Under the Civil Liability Act 1936 (SA) s 18, compensation for injuries caused by animals (other than dogs) is decided according to the principles of the law of negligence. Injuries caused by cats are not subject to any special rules and the ordinary rules of negligence also apply to them. Negligence is a failure to take reasonable care to avoid causing injury or loss to another person. In considering whether reasonable care was taken, the courts consider:
- the nature and disposition (or temperament) of the animal
- whether measures were taken to confine or control the animal
- what measures were taken to warn against any vicious, dangerous or mischievous tendency exhibited by the animal.
It is not necessary for someone claiming compensation to prove that anyone knew that the animal had a propensity to be dangerous.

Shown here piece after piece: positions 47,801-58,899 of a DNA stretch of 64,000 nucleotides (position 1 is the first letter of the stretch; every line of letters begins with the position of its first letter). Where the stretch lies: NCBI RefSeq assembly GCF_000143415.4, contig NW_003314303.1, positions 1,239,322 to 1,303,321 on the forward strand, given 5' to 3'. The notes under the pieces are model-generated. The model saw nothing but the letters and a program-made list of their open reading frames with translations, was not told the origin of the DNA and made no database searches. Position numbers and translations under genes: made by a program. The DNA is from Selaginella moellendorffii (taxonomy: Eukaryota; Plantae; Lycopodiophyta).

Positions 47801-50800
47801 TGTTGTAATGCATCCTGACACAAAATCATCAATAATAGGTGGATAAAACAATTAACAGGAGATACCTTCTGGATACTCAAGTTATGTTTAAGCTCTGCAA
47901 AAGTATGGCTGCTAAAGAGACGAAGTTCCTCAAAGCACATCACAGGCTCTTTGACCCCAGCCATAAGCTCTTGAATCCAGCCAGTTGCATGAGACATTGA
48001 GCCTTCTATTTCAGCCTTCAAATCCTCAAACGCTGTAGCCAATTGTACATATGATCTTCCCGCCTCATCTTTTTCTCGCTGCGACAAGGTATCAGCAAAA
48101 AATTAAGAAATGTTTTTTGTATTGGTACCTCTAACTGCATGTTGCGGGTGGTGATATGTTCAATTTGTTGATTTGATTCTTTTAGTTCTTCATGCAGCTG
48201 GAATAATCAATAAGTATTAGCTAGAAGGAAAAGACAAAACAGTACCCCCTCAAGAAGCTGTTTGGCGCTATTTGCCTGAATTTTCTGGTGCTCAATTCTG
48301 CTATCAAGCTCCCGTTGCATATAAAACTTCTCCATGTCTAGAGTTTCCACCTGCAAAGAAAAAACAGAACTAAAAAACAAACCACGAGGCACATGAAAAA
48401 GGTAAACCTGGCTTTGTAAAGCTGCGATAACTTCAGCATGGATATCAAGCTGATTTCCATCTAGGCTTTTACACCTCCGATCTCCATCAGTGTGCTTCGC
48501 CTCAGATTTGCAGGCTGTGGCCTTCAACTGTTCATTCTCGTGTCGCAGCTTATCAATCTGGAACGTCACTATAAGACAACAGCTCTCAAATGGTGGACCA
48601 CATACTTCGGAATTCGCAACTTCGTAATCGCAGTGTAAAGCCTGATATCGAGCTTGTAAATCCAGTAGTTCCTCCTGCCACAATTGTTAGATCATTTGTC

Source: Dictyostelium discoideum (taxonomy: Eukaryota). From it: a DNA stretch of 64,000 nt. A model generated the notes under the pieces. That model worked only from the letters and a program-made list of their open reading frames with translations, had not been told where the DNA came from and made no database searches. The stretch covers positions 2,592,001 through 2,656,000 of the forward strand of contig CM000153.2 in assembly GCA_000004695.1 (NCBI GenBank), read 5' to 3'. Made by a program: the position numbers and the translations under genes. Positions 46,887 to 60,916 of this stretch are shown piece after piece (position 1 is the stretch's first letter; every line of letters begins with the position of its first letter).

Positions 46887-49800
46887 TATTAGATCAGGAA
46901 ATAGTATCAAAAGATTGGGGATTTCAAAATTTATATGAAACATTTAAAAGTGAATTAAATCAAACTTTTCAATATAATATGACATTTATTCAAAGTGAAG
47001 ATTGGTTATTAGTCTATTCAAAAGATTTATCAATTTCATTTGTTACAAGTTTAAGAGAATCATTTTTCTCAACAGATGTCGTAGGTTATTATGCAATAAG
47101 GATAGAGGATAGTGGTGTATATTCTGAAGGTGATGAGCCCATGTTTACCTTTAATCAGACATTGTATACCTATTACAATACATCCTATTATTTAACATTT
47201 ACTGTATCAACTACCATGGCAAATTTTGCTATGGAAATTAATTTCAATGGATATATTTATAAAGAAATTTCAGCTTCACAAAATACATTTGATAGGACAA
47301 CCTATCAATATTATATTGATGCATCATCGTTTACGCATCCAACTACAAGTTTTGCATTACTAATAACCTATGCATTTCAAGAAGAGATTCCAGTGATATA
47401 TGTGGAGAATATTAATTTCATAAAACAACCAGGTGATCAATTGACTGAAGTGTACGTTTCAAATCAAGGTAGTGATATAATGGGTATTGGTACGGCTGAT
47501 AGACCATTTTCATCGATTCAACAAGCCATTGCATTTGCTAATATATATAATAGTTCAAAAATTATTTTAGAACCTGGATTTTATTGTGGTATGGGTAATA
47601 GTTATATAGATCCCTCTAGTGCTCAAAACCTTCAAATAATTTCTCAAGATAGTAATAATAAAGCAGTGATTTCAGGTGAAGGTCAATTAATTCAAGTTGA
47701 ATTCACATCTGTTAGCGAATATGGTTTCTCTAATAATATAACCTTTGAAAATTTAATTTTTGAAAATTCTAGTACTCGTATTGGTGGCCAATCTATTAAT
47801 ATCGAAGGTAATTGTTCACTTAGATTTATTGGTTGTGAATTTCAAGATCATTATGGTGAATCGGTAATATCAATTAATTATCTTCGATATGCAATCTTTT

In relation to farm employees and others in close contact with animals, it may not be enough for the owner to warn about possible risks. The owner may also be obliged to ensure that accidents do not occur by providing safe handling equipment and protective gear. It should not be presumed that the employee accepts the risks which may accompany work involving animals.
Farmers who do not maintain their fences in good order and owners who allow their pets to roam the streets will be held liable for damage to road users caused by the animals. However, if animals escaped onto a road as a result of an unauthorised person leaving a gate open, the owner may not be held liable State Government Insurance Commission v Trigwell 26 ALR 67.
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